1.1 Triangle/Sawtooth Waveform Generator

Reference is now made to FIG. 3 which illustrates an exemplary embodiment for the triangle/sawtooth wave generator 16 depicted in FIG. 1. It should be noted that throughout the specification, P-channel and N-channel transistors are prefixed as MP and MN respectively. Transistors MP7, MP1, and MP5 have their sources coupled to VDD. Transistors MN7, MN1, and MN5 have their sources coupled to ground. The drams of MP7 and MP5 are respectively coupled to the sources of MP8 and MP6. The drams of MN7 and MN5 are respectively coupled to the sources of MN8 and MN6.

The gates of transistors MN7, MN1, and MN5 are coupled to NBIAS while the gates of transistors MP7, MP1, and MP5 are coupled to PBIAS. Transistors MP2, MN2, MP3, and MN3 are coupled in complementary fashion to form art H-bridge with the commonly connected drains of MP2 and MN2 and the commonly connected drains of MP3 and MN3 forming output nodes for the differential triangular output (osc+ and osc-) 24. The drains of MN8 and MP6 are coupled to the drams of MP2 and MN2. The drams of MP8 and MN6 are coupled to the drains of MP3 and MN3. The gates of transistors MP2 and MN2 are coupled to OUT- on comparator 18 while the gates of transistors MP3 and MN3 are coupled to OUT+on comparator 18.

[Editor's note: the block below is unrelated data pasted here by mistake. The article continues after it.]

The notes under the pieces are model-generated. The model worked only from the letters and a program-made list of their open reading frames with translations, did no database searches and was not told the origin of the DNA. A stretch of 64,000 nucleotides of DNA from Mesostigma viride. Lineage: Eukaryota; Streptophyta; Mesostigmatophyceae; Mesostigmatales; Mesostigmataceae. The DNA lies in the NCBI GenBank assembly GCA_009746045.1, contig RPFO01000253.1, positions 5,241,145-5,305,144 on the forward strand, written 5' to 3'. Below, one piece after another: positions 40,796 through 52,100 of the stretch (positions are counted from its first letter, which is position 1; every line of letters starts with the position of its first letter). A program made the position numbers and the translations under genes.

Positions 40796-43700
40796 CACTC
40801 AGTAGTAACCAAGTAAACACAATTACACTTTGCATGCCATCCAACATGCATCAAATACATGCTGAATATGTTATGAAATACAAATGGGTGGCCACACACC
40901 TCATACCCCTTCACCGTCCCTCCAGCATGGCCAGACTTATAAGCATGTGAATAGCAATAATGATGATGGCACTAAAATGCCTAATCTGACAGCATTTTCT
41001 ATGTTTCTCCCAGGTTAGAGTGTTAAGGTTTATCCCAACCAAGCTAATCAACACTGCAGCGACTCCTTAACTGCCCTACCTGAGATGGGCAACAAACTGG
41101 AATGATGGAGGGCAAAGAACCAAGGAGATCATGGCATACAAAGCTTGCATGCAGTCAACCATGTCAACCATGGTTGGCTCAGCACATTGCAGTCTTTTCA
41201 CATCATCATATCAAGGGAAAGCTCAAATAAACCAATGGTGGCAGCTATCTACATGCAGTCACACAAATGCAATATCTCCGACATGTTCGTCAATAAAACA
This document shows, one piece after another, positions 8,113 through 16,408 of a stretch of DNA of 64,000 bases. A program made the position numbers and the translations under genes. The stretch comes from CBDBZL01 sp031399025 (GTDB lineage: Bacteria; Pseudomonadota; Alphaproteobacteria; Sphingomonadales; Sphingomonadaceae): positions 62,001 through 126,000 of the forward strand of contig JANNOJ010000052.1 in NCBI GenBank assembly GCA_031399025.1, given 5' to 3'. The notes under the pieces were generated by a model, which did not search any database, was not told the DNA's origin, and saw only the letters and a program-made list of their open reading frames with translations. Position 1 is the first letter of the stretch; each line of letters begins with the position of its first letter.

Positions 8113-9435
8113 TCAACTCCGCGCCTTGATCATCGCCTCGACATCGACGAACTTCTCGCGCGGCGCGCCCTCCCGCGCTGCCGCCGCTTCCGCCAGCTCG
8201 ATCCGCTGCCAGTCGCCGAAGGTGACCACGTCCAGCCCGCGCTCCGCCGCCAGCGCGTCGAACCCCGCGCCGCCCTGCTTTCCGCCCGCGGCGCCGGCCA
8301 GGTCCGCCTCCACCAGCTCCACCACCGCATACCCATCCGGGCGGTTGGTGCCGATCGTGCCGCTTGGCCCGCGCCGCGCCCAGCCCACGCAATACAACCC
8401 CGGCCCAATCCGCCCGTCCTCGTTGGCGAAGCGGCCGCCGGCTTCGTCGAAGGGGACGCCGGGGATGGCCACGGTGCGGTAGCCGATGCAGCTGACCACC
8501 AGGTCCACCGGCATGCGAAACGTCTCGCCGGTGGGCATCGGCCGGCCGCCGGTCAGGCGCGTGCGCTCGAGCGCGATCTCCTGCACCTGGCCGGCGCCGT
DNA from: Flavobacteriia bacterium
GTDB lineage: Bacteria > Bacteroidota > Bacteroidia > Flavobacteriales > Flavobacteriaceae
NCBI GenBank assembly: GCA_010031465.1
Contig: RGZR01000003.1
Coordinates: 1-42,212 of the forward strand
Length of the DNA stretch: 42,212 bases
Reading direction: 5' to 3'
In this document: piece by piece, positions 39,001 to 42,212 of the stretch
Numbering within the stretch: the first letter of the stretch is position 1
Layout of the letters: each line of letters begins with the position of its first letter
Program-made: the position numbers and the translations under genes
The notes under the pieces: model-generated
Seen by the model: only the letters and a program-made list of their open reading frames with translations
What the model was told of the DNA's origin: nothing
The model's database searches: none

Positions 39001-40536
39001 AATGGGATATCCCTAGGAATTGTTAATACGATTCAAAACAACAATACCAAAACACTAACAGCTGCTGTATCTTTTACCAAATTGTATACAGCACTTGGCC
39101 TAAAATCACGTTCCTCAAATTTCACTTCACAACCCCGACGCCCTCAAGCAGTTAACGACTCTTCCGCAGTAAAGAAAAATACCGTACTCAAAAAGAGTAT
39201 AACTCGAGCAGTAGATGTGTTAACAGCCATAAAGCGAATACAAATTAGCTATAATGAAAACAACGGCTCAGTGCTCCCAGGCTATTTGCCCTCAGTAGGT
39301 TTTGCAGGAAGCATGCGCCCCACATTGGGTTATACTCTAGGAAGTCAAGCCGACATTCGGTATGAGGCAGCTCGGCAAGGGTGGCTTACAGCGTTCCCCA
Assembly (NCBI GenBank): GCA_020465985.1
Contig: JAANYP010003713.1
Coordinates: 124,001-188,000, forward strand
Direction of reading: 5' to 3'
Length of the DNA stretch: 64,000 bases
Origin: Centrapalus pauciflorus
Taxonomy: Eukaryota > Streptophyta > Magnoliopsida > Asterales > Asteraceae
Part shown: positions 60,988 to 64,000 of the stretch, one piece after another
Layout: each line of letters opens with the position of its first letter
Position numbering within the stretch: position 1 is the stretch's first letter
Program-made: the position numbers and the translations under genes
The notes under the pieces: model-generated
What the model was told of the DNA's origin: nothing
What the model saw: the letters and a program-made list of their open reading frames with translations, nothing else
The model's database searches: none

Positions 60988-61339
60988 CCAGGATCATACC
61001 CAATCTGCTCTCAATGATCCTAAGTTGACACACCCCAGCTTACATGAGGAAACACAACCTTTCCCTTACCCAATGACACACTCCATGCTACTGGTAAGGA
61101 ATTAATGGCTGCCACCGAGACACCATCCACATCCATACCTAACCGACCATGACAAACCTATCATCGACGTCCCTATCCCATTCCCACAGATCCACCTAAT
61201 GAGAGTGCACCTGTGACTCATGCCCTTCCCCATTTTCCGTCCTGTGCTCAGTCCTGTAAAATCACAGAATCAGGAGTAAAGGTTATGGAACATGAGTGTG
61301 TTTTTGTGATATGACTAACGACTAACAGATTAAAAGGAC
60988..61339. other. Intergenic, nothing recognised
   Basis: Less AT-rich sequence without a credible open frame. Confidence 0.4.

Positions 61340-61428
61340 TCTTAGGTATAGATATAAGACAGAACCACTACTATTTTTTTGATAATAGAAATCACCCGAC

The sources of MP2 and MP3 are coupled to the drain of MP1. The sources of MN2 and MN3 are coupled to the dram of MN1. The channel length and width of transistors MP2, MN2, MP3, and MN3 are chosen such that their impedance is much lower than the impedance of MP1 and MN1. The output signal from the first phase detector 20 (PDI) is coupled to the gates of transistors MP8 and MN8 while the output signal from the second phase detector (PDII) is coupled to the gates of transistors MP6 and MN6.

1.2 Comparator

Reference is now made to FIG. 4 which depicts an exemplary embodiment for the comparator 18 of FIG. 1. The PBIAS voltage is applied to the gates of transistors MP10, MP36, MP30, and MP38. The NBIAS voltage is applied to the gates of transistors MN30, MN18, MN10, and MN15. Osc+ is applied to the gates of transistors MP11, MP35, and MP31. Osc is applied to the gates of MP12, MP32, and MP37. Transistors MP15, MP16, and MP17 calculate the difference between the current supplied by M11 (i1) and the current supplied by MP32 (i2). Output OUT+ is taken from the drain junction of transistors MP32 and MN32 while OUT- is taken from the drain junction of transistors MP11 and MN11.